Spring cleaning isn't just for unit owners. As we move out of the winter months, now is a great time to make sure your property is “spic and span” for the rest of 2016. The Chicagoland Cooperator recently spoke with property managers Bill Worrall, vice president of client relations and business development for FirstService Residential, a nationwide management firm; Lurlaine Gonzalez, LCAM, a portfolio property manager with Lynx Property Services in Miami; Andrea Ammendola, director of community management at Associa, a nationwide management company located in New York; and Lisa Evans, community association manager at Associa Chicagoland, to find out which tasks were at the top of their spring cleaning checklists.
Pack Away Your 2015. “Right now, every association should be in their annual financial audit or review process,” explains Worrall. “They're on a calendar year, they've closed the financials for 2015, and now they've engaged their third party independent CPA to complete the annual audit, the annual tax returns.”
Worrall recommends an annual archiving of the association's records, so gather all of your financial statements, deposit slips, and bills that were paid in 2015 in order. “Clean up your files, get everything archived into a separate 2015 compartment, and have everything organized so that when the auditor comes to do their fieldwork on site at your association, they'll have everything and they can work through the process quickly and efficiently,” remarks Worrall. “By the end of the first quarter, you should have everything completed, done and filed away in storage for the prior year.”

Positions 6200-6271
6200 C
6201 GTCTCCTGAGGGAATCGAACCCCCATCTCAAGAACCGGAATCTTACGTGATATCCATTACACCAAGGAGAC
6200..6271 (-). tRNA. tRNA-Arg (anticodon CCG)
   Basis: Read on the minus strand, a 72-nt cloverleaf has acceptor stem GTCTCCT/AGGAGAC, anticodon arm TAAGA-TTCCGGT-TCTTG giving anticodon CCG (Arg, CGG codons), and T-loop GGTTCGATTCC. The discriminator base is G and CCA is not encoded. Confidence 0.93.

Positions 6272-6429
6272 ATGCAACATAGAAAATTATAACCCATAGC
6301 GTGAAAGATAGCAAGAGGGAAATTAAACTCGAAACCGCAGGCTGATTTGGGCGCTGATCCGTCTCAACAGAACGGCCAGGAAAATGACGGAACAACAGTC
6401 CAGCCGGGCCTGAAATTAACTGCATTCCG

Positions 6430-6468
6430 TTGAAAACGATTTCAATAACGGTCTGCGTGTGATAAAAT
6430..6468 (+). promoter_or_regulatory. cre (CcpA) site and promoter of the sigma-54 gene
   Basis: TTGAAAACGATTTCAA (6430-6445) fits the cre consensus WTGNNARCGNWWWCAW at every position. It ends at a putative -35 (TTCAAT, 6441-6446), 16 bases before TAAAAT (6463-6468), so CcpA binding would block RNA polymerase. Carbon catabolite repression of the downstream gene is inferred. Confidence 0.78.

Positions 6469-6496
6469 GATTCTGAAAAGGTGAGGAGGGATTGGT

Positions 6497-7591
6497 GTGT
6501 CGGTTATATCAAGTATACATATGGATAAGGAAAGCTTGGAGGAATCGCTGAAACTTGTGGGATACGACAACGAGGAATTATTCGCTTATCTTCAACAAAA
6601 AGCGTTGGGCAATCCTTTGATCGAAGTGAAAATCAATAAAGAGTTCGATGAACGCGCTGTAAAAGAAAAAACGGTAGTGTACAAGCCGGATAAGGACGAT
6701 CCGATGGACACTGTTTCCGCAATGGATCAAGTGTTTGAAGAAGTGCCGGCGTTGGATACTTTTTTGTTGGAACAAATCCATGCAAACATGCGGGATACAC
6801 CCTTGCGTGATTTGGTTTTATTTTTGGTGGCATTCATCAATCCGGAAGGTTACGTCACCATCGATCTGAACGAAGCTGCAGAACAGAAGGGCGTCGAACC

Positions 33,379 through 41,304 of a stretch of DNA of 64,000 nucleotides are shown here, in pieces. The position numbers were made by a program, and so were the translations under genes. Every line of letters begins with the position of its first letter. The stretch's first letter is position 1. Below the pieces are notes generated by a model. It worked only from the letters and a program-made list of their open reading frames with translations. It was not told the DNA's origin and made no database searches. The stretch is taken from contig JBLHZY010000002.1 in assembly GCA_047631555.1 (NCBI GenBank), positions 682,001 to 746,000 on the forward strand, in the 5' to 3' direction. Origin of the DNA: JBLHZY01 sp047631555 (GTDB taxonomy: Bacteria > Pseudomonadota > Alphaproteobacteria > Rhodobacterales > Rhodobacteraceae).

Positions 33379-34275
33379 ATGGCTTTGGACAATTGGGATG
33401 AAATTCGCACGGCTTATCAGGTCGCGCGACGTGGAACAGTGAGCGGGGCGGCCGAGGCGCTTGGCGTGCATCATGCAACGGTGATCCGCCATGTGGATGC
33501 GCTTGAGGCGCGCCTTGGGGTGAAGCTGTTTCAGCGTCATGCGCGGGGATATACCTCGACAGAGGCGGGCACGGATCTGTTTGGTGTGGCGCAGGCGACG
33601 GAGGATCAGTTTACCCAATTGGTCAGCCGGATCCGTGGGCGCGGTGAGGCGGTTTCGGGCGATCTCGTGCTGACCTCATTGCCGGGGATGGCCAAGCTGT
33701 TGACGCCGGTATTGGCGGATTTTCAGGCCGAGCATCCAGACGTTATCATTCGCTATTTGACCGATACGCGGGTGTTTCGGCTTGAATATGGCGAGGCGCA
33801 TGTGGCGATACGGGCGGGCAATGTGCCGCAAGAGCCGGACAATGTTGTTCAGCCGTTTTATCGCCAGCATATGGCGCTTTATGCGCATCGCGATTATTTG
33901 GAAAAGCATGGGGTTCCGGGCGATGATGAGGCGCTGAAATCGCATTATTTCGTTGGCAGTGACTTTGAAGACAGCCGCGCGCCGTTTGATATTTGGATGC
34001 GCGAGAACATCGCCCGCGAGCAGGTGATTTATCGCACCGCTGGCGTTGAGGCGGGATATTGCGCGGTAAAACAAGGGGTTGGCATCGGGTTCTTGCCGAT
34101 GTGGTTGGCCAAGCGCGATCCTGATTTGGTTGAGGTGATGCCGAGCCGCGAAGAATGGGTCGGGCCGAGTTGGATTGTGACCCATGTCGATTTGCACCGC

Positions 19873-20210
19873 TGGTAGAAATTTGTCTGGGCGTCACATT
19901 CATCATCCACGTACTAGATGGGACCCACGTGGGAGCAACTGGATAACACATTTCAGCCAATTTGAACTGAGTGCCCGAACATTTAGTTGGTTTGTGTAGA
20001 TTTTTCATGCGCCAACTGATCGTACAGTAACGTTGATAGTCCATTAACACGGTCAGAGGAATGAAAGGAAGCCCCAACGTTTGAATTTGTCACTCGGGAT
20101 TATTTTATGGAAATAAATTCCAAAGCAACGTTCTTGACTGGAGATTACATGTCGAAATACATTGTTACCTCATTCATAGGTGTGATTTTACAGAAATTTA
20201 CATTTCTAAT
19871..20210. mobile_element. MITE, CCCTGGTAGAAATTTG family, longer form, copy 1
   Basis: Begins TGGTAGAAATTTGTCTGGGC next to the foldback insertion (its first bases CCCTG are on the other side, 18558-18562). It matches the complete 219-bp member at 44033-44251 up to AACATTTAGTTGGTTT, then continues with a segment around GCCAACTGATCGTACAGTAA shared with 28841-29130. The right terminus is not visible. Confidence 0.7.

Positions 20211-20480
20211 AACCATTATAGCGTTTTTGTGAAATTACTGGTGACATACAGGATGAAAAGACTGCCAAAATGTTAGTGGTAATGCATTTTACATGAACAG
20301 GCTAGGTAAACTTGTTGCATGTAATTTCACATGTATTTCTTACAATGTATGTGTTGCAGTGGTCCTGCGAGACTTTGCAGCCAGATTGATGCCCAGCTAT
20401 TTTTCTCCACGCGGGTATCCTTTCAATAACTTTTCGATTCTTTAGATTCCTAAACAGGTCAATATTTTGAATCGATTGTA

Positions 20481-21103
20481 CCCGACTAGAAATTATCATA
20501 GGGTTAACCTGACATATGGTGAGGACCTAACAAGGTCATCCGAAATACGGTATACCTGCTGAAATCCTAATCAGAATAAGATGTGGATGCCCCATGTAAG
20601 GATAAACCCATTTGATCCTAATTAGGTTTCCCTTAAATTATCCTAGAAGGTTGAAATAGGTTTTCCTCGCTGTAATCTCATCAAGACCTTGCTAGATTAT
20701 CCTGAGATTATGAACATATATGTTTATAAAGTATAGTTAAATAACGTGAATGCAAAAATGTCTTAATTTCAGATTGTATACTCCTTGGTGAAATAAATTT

Take a Walk. March and April are a great time to schedule landscape walks and maintenance walks with your vendors, says Evans. “We are looking at what kind of landscape needs you might have for the upcoming season, concrete asphalt, things that would need attention. Those are very commonly scheduled, if you can schedule your landscape walk with your vendor, they can start to prepare your quotes for you moving into spring.” For asphalt and concrete, any areas that the association are responsible for should be reviewed because those areas tend to sustain some damage over the winter.
“There may be driveways that need maintenance,” says Evans, “and if the association is responsible for the roads, they may need maintenance after the winter months because salting and plowing can cause potholes. You may have common parking areas or parking lots. Entry ways, stoops, sidewalks, they should all be looked at if they're the association's responsibility.” For landscaping, be on the lookout for anything that may have been damaged during the snowy season, from turf to dead plants that need replacing, to broken tree limbs.